We’ve eaten at Salvi’s on John Dalton Street a number of times and enjoyed it. But it’s fair to say, one of us has been more enthusiastic about the food than the other. So, when one of us ate at the original place at the Corn Exchange and reckoned the food better, we just had to go and give it a try. Unfortunately, it confirmed my prejudice against restaurants in basements – they just never seem to be as good as they’re cracked up to be. Yep, I accept it’s a prejudice (but the Albert Square Chophouse isn’t as good as Sam’s – and the old Michael Caines place at Abode was never as good as it thought it was).
Let me address the practicalities first, as they were what we encountered before even ordering. It’s a tight space. Tables are close together so you almost feel part of the conversation on the adjacent one. And a bit of a squeeze to get between them unless you’re of stick insect size. And the toilets need some basic maintenance – one of them had no seat and, in the other, the seat was loose so you wobbled about when sat on it. It’s really not acceptable.
The menu is relatively short for an Italian restaurant and leans heavily towards its Neapolitan heritage. So, there’s fritti to start for both of us – a handful of dishes of deep fried stuff – I can’t think of anywhere else locally where you’d see these on a menu. There’s squid rings and courgette batons coated in a very light batter. They’re good and there’s a thick sauce (tartare?) to dunk them in. There’s also a handful of rocket. But there’s no dressing on it, no oil & vinegar on the table and, as I wanted to eat my fritti while they were hot, no-one to ask for dressing, as the staff were dealing with other tables. The other plate was soffietti – deep fried dough balls. There’s a lot of them – easily enough for two as a starter – and they’re solid and chewy (fine at first but hard work after the first two or three). They come with a lovely light tomato and basil sauce. Several of them just had to be left if there was to be room for the rest of the meal.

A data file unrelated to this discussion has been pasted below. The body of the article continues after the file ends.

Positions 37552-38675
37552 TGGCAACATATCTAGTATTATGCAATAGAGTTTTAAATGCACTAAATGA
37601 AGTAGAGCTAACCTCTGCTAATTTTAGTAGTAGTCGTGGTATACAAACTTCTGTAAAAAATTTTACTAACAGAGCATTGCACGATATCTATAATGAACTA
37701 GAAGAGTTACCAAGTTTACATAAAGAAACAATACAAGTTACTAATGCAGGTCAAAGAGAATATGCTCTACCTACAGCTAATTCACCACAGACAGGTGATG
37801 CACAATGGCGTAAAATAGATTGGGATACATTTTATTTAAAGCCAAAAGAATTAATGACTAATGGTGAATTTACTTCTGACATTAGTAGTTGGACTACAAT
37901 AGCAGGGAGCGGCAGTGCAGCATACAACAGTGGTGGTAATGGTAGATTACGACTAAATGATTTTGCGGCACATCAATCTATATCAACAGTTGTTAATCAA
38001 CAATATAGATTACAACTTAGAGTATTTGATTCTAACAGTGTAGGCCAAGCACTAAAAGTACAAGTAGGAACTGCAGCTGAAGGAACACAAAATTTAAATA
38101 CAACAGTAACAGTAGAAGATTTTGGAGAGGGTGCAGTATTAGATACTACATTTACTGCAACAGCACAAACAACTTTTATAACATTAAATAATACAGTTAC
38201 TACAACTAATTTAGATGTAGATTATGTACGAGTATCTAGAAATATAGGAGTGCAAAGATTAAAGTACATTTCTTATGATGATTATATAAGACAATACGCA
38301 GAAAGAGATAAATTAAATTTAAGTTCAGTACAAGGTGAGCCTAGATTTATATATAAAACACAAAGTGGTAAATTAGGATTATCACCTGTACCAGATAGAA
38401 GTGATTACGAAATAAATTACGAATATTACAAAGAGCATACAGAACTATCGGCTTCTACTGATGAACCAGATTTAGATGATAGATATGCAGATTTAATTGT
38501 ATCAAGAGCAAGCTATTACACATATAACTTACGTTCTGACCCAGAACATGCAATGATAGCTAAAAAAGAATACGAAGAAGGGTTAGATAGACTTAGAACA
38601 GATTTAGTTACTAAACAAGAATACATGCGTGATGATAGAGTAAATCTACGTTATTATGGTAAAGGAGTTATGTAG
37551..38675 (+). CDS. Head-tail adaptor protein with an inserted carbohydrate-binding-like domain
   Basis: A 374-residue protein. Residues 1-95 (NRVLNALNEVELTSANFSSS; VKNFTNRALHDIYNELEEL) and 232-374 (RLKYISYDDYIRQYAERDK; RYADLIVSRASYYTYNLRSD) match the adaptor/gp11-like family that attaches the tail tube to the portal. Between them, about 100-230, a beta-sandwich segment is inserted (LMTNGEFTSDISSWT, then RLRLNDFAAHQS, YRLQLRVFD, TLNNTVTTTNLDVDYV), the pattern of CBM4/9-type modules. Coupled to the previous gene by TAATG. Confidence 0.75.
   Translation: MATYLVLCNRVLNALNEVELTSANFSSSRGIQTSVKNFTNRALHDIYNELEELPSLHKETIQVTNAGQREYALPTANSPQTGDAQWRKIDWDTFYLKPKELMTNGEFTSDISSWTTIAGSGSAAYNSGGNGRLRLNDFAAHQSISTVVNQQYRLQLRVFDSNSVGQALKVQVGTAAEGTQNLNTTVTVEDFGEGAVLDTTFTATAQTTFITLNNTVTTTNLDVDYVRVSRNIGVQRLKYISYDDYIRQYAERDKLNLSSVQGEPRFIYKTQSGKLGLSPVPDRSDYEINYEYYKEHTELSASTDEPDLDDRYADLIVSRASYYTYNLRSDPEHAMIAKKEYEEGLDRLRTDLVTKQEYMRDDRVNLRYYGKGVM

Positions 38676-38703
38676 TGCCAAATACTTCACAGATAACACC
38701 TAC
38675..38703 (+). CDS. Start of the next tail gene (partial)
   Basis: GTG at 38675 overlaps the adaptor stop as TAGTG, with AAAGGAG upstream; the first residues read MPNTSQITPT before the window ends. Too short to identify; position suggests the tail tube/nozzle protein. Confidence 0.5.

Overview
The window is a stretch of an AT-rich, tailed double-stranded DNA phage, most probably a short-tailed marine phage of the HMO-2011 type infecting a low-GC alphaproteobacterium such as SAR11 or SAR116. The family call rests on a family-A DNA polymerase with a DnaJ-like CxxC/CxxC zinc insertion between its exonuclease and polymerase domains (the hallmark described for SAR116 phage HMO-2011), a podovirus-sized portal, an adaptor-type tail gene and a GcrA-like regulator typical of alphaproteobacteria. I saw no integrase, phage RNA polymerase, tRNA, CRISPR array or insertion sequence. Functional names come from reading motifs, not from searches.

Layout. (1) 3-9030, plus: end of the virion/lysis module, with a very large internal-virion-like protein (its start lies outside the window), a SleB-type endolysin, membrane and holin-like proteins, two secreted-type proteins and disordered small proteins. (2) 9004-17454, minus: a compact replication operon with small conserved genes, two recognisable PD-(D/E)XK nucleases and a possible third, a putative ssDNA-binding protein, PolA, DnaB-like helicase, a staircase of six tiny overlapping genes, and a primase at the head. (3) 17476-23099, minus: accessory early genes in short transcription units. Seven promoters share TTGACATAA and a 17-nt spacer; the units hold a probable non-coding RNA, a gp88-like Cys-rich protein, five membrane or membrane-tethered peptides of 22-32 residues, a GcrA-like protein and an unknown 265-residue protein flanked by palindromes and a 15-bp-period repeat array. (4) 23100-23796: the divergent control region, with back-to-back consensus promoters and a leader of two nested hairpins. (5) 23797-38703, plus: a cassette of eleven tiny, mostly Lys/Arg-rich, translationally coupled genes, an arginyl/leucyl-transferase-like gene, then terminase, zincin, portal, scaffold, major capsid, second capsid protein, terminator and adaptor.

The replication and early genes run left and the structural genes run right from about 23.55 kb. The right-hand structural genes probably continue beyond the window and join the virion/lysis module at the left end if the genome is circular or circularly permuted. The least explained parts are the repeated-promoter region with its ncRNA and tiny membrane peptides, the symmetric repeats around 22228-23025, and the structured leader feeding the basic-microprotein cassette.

There’s a really good sauce with one of the pasta dishes. It’s a thick, rich tomato and garlic one with nuggets of sausage. It works well with the short pasta which was properly cooked to “al dente”. The other plate was less successful. The spaghetti was very al dente, with the occasional bits almost crunchy. The light tomato sauce was as good as the earlier one. There’s mixed seafood – clams, mussels, prawns – but there had been something of a lack of care by the kitchen in the preparation. A couple of the mussels hadn’t been debearded and another couple had cracked shells – and you’re not going to risk eating them, are you?
Desserts were another mixed bag. Cannolo was excellent. A real good crisp pastry and a well flavoured ricotta filling (they also do it with Nutella). But tiramisu was disappointing with no real flavour of coffee or booze and just tasting of a generic “sweet”. Espresso tasted fine but wasn’t very hot.